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Mental Disability in the American Criminal Process

A Four Issue Survey
  • Robert J. Favole
Part of the Perspectives in Law & Psychology book series (PILP, volume 6)

Abstract

“Incapacity to stand trial” is a traditional common law concept prohibiting prosecution of those who lack the capacity to understand the criminal proceedings against them and to assist in their own defense. It differs from “not guilty by reason of insanity” in that incapacity at the time of trial does not excuse criminal responsibility. Instead, it recognizes that regardless of one’s mental condition at the time of the offense one should not face the criminal justice system while presently incapable of comprehending the proceedings. The traditional ban on proceeding against one who is incapable has been viewed as a by-product of the common law maxim that one has the right to be present at his own trial. Foote, A Comment on Pre-Trial Commitment of Criminal Defendants, 108 U. Pa. L. Rev. 832, 834 (1960). In effect, this view holds that one who is without comprehension is essentially absent.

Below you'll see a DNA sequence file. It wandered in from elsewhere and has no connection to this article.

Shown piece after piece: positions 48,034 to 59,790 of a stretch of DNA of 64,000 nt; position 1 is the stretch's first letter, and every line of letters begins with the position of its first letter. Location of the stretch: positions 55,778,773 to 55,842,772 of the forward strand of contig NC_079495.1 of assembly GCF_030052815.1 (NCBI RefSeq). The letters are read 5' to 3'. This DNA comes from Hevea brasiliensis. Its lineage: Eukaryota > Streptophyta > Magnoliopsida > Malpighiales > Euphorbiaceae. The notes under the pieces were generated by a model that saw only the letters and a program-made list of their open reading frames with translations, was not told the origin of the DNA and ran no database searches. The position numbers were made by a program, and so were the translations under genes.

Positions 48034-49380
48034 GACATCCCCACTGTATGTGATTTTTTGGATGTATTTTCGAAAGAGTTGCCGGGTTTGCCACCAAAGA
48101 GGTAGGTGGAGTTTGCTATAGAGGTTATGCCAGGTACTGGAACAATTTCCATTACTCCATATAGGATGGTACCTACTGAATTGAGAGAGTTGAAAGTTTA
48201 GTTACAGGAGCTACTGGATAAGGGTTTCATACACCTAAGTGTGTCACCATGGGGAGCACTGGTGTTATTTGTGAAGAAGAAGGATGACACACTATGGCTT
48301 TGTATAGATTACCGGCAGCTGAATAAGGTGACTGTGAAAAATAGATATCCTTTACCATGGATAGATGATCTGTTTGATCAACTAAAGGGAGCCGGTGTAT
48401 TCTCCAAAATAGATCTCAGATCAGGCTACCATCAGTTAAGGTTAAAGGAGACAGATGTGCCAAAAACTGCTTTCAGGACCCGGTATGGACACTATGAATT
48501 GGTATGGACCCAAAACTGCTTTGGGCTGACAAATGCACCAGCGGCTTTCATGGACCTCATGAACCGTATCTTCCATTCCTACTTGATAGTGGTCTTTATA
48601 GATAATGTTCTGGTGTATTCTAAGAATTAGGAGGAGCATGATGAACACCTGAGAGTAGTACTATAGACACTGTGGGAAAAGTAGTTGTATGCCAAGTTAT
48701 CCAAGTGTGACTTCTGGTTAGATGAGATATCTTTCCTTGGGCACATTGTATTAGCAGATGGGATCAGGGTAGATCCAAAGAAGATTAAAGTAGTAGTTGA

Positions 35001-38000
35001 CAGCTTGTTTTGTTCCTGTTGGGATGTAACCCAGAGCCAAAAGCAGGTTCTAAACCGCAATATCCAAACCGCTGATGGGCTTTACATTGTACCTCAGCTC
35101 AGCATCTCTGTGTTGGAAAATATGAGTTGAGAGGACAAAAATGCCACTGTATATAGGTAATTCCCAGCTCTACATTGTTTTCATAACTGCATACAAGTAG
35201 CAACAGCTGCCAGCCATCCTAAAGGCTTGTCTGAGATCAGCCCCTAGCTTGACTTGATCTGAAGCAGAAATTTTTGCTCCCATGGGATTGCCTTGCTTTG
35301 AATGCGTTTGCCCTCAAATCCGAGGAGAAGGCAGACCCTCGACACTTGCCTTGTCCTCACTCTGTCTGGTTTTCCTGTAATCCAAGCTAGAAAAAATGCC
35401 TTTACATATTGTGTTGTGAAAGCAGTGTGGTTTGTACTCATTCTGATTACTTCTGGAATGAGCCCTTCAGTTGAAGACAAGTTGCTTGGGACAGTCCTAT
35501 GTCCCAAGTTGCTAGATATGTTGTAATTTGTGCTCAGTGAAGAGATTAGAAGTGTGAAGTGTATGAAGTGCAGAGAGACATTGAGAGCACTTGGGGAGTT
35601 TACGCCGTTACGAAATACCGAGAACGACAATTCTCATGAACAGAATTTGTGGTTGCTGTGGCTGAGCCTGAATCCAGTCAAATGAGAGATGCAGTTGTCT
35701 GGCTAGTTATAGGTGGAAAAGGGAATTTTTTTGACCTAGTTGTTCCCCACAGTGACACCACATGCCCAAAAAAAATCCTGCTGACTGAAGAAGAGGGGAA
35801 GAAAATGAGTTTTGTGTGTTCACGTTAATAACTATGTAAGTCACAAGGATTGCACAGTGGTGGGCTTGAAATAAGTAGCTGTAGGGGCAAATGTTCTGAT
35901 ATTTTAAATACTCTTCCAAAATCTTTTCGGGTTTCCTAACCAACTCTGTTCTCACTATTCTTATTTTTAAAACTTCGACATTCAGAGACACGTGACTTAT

Keywords

Mental Disease Sexual Assault Psychopathic Personality Sexual Offense Mental Disability 
These keywords were added by machine and not by the authors. This process is experimental and the keywords may be updated as the learning algorithm improves.

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Copyright information

© Springer Science+Business Media New York 1983

Authors and Affiliations

  • Robert J. Favole
    • 1
  1. 1.A Professional CorporationOrrick, Herrington & SutcliffeSan FranciscoUSA

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